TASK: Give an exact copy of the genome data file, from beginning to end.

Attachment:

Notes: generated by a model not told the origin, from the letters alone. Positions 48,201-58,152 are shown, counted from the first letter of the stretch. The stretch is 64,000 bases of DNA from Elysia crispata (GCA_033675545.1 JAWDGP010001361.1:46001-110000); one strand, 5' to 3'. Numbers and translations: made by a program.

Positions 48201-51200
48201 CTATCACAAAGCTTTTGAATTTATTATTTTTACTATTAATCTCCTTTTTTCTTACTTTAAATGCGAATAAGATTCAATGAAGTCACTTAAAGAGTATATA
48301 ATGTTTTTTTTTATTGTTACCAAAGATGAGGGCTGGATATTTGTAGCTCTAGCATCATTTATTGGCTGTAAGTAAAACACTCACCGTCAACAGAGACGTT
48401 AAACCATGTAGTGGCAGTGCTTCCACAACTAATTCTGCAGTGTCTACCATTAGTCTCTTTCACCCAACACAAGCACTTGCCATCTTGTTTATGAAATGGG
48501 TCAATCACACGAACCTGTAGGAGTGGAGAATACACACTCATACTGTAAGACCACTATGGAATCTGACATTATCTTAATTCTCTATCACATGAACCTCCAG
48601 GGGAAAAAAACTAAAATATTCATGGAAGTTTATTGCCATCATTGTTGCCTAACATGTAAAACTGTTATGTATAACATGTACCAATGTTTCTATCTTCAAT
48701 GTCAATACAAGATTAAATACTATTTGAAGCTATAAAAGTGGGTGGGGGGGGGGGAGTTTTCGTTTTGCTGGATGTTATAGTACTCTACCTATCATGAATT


Notes: generated by a model not told the origin, from the letters alone. Positions 48,201-58,152 are shown, counted from the first letter of the stretch. The stretch is 64,000 bases of DNA from Elysia crispata (GCA_033675545.1 JAWDGP010001361.1:46001-110000); one strand, 5' to 3'. Numbers and translations: made by a program.

Positions 48201-51200
48201 CTATCACAAAGCTTTTGAATTTATTATTTTTACTATTAATCTCCTTTTTTCTTACTTTAAATGCGAATAAGATTCAATGAAGTCACTTAAAGAGTATATA
48301 ATGTTTTTTTTTATTGTTACCAAAGATGAGGGCTGGATATTTGTAGCTCTAGCATCATTTATTGGCTGTAAGTAAAACACTCACCGTCAACAGAGACGTT
48401 AAACCATGTAGTGGCAGTGCTTCCACAACTAATTCTGCAGTGTCTACCATTAGTCTCTTTCACCCAACACAAGCACTTGCCATCTTGTTTATGAAATGGG
48501 TCAATCACACGAACCTGTAGGAGTGGAGAATACACACTCATACTGTAAGACCACTATGGAATCTGACATTATCTTAATTCTCTATCACATGAACCTCCAG
48601 GGGAAAAAAACTAAAATATTCATGGAAGTTTATTGCCATCATTGTTGCCTAACATGTAAAACTGTTATGTATAACATGTACCAATGTTTCTATCTTCAAT
48701 GTCAATACAAGATTAAATACTATTTGAAGCTATAAAAGTGGGTGGGGGGGGGGGAGTTTTCGTTTTGCTGGATGTTATAGTACTCTACCTATCATGAATT